My mom has a scar above the right side of her lip. It’s a small, linear indent, like someone nicked her with a razor or she scratched too hard with her long nails. She doesn’t remember where it came from, what accident (running headfirst into her sister’s left incisor, or too eagerly lick-sealing an envelope) gave her this now lifelong characteristic, this little mark that stretches when she smiles. I was ten when my mom, and that smile, taught me how to shave my legs. I was so excited to grow up –– to remove the unsightly hairs that had begun to darken and thicken –– to me more noticeable than any other awkward feature of mine.
My mom was eager to teach me, to help me in my effort to grow up and become beautiful. I listened dutifully to her explanations of the proper lathering techniques, to her “move slowly in one direction”s, and her warnings to watch the sides of the knees and behind the anklebones. When I sat bathingsuited in the bathtub with water up to only my calves, I looked up at my mom to try to find some of me. I have her nose, and her legs for that matter, but, unsatisfied, I searched for more. Where did I get my lefthandedness, my wandering mind, my distaste for beets and coconuts? I looked to my mother’s scar. I couldn’t picture her without this mark, and I had begun to picture myself someday with it, too, in the mirror when I was alone. I’d always believed my mother’s scar was something every woman grew to have, that it appeared perhaps overnight –– like breasts or a crow’s feet wrinkle or a driver’s license; I hadn’t expected it to come with a reason or a story. I thought that maybe, now that I’d learned to shave my legs, a scar of my own would naturally crop up. But in between strokes of the blade, when I studied my mother’s face and located the spot on my own face where the scar ought to have been, I felt my skin was still smooth, unadorned.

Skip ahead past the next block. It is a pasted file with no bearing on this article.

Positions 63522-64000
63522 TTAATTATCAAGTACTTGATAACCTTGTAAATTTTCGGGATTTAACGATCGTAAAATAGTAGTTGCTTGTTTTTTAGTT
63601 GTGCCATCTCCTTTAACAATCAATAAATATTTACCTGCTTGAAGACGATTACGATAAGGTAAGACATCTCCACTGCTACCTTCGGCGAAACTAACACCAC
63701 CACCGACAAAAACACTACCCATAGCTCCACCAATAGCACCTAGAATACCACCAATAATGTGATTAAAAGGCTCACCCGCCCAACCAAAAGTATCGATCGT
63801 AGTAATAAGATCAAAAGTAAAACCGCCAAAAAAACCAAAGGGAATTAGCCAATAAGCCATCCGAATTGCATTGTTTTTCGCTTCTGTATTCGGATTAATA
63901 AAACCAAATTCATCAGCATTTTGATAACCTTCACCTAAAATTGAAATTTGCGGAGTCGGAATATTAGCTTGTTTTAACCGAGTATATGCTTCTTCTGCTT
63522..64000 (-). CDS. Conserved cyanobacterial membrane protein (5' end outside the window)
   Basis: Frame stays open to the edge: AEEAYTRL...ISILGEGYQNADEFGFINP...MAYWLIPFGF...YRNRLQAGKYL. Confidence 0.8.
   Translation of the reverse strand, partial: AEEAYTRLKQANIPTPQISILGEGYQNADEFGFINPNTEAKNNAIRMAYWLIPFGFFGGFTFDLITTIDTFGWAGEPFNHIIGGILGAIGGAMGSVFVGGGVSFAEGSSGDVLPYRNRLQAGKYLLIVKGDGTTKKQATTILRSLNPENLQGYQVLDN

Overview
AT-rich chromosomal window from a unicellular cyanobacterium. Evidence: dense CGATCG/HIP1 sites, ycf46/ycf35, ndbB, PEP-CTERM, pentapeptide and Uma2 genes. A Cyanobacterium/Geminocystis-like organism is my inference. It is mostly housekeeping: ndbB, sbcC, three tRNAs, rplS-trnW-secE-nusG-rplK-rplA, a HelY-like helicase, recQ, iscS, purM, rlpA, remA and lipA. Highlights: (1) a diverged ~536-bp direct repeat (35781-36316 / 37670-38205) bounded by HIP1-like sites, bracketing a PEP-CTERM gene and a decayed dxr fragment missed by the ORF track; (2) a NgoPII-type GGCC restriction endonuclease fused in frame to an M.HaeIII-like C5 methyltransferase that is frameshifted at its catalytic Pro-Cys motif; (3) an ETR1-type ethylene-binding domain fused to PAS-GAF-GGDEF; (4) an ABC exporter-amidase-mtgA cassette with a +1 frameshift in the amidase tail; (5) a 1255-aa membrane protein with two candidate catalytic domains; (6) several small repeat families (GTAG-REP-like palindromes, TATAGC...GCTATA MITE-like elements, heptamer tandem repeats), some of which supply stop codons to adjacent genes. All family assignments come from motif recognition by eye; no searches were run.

Later that night, I wanted to rehearse what I had learned. I’d gone back into the bathroom to take the razor once more to my legs. Upon thorough inspection, however, I was sad to see that they were still smooth; the hair had yet to grow back, and maybe that meant I’d never grow my scar. Leaving my legs lathered in raspberry-scented shaving cream, I turned to the bathroom mirror, examining my upper lip’s perfect skin. I didn’t see how my experiences left an impression independent of my genetics. I couldn’t yet understand how such a defining feature of my mother’s hadn’t been passed down in a Mendelian manner, or that my unusual ability to accurately retain dates and numbers wasn’t hereditary. But like my mother’s blemish was distinctively ‘hers’, I’d always found this skill most properly ‘me’, something I’ve developed autonomously. But still I wielded the razor, and stubbornly decided to continue my practice, thinking maybe I’d help define myself if I tried hard enough. And then in my enthusiasm to trailblaze my own experience, I’d discovered I’d accidentally cut myself and left a mark.